Date of Graduation


Document Type


Degree Type



Eberly College of Arts and Sciences



Committee Chair

Richard Thomas.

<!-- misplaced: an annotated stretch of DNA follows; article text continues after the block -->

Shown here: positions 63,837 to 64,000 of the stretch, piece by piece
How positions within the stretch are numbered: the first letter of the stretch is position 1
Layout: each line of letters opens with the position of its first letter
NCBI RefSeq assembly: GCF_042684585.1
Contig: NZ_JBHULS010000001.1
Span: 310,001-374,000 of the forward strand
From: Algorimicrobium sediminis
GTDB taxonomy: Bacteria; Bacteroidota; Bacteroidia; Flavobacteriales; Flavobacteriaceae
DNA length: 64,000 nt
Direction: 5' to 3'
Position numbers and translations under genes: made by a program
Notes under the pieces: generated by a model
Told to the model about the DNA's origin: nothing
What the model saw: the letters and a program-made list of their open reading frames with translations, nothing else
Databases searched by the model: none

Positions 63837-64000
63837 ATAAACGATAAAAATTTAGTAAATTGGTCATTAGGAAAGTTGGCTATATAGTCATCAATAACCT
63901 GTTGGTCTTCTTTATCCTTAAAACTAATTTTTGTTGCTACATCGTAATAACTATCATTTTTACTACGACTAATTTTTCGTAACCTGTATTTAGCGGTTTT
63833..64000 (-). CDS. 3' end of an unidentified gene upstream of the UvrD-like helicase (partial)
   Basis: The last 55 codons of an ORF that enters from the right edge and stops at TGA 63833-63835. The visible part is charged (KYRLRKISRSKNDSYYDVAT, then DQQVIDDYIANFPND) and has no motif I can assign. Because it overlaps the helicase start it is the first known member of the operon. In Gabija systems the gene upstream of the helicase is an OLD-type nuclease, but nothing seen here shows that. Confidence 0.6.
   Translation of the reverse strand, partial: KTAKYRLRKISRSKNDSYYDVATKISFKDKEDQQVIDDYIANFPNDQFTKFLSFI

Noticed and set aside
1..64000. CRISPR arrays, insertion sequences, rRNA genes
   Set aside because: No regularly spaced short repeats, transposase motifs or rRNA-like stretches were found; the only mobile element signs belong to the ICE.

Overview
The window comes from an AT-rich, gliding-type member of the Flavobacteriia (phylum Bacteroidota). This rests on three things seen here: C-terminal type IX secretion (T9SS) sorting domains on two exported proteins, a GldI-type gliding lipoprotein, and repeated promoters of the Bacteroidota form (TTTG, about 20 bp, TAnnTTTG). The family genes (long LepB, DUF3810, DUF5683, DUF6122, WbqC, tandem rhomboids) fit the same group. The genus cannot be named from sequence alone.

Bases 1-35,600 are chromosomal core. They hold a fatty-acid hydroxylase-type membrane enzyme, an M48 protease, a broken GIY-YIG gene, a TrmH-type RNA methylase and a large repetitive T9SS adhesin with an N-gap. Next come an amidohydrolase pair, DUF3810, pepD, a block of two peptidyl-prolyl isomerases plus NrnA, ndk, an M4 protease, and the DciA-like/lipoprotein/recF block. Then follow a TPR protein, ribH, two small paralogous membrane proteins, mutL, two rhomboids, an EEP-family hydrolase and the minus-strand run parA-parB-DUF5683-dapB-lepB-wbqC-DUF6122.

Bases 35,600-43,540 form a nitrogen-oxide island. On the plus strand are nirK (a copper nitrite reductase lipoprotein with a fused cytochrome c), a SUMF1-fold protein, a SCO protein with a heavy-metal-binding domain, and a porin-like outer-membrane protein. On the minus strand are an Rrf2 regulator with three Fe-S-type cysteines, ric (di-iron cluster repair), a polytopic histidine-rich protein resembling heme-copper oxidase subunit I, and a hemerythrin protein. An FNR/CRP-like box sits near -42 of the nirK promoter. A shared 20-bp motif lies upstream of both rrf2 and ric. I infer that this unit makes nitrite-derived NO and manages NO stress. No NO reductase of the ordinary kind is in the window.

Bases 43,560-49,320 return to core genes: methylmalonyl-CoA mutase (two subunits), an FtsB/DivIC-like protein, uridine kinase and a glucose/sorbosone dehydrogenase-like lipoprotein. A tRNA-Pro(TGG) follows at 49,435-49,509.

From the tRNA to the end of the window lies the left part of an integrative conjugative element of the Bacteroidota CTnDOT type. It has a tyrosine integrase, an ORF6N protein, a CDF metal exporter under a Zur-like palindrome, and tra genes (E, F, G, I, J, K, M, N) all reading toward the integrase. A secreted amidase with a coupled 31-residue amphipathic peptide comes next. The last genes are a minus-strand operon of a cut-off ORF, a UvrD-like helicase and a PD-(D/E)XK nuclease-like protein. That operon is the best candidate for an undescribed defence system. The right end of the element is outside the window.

This study addressed the hypothesis that plants exposed to elevated N availability are more susceptible to drought and insect herbivory. I grew seedlings of gray birch (Betula populifolia), yellow birch (B. alleghaniensis), and red oak (Quercus rubra) for two years under varying levels of N and water availability in the field. Growth and biomass allocation were examined for the three species. Photosynthetic response was determined and feeding trials with gypsy moth larvae were conducted with both birch species. I found that the effects of nitrogen on growth and biomass allocation depended on species, while water had no significant effect on these measures. Both birch species showed increased total biomass, leaf area, and relative growth rate with nitrogen fertilization. Red oak seedlings showed decreased root/shoot ratio and root weight ratio with nitrogen fertilization. These changes could potentially increase transpirational water loss in birch seedlings and reduce water uptake in red oak seedlings, making these species more susceptible to drought. Photosynthetic rate, stomatal conductance, P WUE, PNUE, and photosynthetic capacity of gray birch were greater than yellow birch and these differences were independent of nitrogen and water supply. Gray birch foliage had greater water content, nitrogen concentration, and sugar/condensed tannin ratios than yellow birch. Gray birch also had lower C/N ratios and fewer condensed tannins than yellow birch. In this way, gray birch was a more nutritive food source for gypsy moth and larvae had higher growth rates when feeding on it, compared to yellow birch. When gypsy moth larvae were fed foliage from birch seedlings grown under the different nitrogen and water regimes, larval nutritional indices changed in a nonlinear and unpredictable manner. In summary, this study indicates that the interactive effects of water and elevated N availability on growth and photosynthetic response may impact competitive interactions between species with different life history traits. Furthermore, it is clear that if changes in species composition occur in forests receiving elevated N deposition and variations in rainfall events, they will impact feeding behavior and, thus, defoliation by generalist insect herbivores, like gypsy moth.